It is often difficult to be generous.  It is hard to give freely of our time, our resources, our hearts.
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It is often difficult to trust.  It is hard to open ourselves to others, leaving ourselves vulnerable to betrayal.
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It is often difficult to see the abundance that is in God, and perhaps this is why it is so difficult to give it all away.
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The widow whom Jesus noticed giving up her last coins in the temple could see this abundance.  She saw how beautiful and full living in God’s life could be.  She saw what we must open our own eyes to see: that we can only be generous and trust God with our lives when we see that our life in God, this kingdom of God here on earth, is abounding in life and love and joy.
Yes, we live in a broken, fallen world, but we don’t have to wait for the end of all things for God’s rule on earth to begin.  Something occurred in creation when Jesus was raised from the dead.  Something began at the resurrection that begins to bring God’s new life to this earth here and now.  Paul speaks of us, among other things, as a new creation in Christ.  I am not a theologian, so I do not pretend to understand how this happens or even exactly what is occurring.
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Yet perhaps part of what this means is that we are called to bear witness to the perfect life in God, the perfect life of Genesis 1 & 2 and Revelation 21 & 22.  We are called to live life in a way that bears witness to the perfection that we as well as all of creation will become, and perhaps simply living a witness kind of life is the way in which we are right now bringing God’s kingdom to fruition in our world.
When we act, as followers of Jesus Christ in the world, as if the limitations of this world set the boundaries for how we can act, then we are…failing in our witness to the cosmic redemption that has been accomplished in Jesus Christ ~ Jonathan Wilson, author of God’s Good World: Reclaiming the Doctrine of Creation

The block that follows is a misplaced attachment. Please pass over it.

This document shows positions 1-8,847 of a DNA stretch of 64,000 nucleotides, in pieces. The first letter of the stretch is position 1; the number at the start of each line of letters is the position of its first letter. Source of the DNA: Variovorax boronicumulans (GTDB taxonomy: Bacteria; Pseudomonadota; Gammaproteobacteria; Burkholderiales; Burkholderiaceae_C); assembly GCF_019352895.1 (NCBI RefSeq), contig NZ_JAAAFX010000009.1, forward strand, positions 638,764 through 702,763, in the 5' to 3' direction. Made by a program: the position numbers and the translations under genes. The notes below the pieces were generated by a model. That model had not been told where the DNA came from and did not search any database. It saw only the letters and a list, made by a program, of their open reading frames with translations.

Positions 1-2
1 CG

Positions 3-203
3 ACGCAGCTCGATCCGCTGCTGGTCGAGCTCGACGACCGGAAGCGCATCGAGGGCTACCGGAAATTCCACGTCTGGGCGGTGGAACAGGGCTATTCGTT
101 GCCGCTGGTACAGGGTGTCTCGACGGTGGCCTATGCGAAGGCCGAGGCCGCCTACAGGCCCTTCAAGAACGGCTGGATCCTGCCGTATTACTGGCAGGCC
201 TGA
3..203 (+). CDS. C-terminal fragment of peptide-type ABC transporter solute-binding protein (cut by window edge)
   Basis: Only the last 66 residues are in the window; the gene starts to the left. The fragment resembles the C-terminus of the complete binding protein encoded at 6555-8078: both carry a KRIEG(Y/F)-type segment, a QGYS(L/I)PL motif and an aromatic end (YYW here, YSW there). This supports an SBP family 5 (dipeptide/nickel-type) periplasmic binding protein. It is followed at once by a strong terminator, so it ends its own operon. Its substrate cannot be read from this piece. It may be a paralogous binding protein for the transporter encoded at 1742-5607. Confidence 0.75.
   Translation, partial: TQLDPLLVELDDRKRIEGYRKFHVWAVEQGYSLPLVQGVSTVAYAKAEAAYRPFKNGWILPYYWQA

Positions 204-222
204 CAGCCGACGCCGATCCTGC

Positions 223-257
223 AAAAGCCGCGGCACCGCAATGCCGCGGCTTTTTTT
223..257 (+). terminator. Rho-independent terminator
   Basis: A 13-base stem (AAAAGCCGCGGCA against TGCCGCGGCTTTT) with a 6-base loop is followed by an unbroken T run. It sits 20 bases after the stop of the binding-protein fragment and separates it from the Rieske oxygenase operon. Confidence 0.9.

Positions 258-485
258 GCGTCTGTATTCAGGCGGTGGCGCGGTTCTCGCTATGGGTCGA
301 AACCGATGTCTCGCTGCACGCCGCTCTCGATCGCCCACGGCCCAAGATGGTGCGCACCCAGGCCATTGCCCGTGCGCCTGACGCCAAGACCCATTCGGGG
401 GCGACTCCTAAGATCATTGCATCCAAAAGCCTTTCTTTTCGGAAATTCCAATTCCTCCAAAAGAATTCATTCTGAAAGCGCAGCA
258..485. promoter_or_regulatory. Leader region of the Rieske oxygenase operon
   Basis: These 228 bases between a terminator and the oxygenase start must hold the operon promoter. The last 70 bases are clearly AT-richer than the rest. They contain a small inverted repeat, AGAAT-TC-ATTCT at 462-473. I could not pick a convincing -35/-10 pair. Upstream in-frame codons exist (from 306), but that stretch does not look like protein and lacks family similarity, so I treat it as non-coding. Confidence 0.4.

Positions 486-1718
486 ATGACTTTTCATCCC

So let us live lives full of generosity and trust, opening our eyes to the abundance of life around us.  The very same abundance that is ours in a witness life in Christ.

Art Credit: The Widow’s Mite by James Tissot

Is Grace Worth It?

I am always yearning for perfection.  I long for this battle to be done, for the result of a war won to become more evident.  I want my internal battle to be finished as well as the battle over this world of ours.  I get tired, you see, of fighting.  I want to love perfectly, to obey perfectly, to forgive perfectly.
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 I want our world to be able to quit fighting.
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 I want all of us to love perfectly, to love in a way that results in bodies getting fed, animals feeling safe, hearts being healed, trees growing tall.
I’m ready for the lion and the lamb to lie down together.
Yet if I had been born into perfection, I would never have experienced the gift that is grace.  This grace-gift of being loved at my most unlovable, of being shaped into perfection at my most imperfect.  Is it worth it?  A hard question.
If I had been perfect from the start, I wouldn’t know battle and I wouldn’t know mercy.  I would, perhaps, trust more in myself than in the One who made me.  Are heights of joy made richer by the depths carved by sorrow?
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Grace is having a commitment to – or at least an acceptance of – being ineffective and foolish.  ~ Anne Lamott
I don’t know why this is so.  I don’t know why we can only experience grace while being ineffective and foolish.  I don’t know why we must experience battle in order to grasp this gift full of beauty.  I wish it were not this way.
I do know that God does nothing by accident.  I do know that God created with a purpose of love and I do know that someday His will shall be done on earth as it is in heaven.
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Is grace worth all of this?
There is much that I don’t know.  And there are a few things I do.

Art credit: Illustration from Luther Bible 1769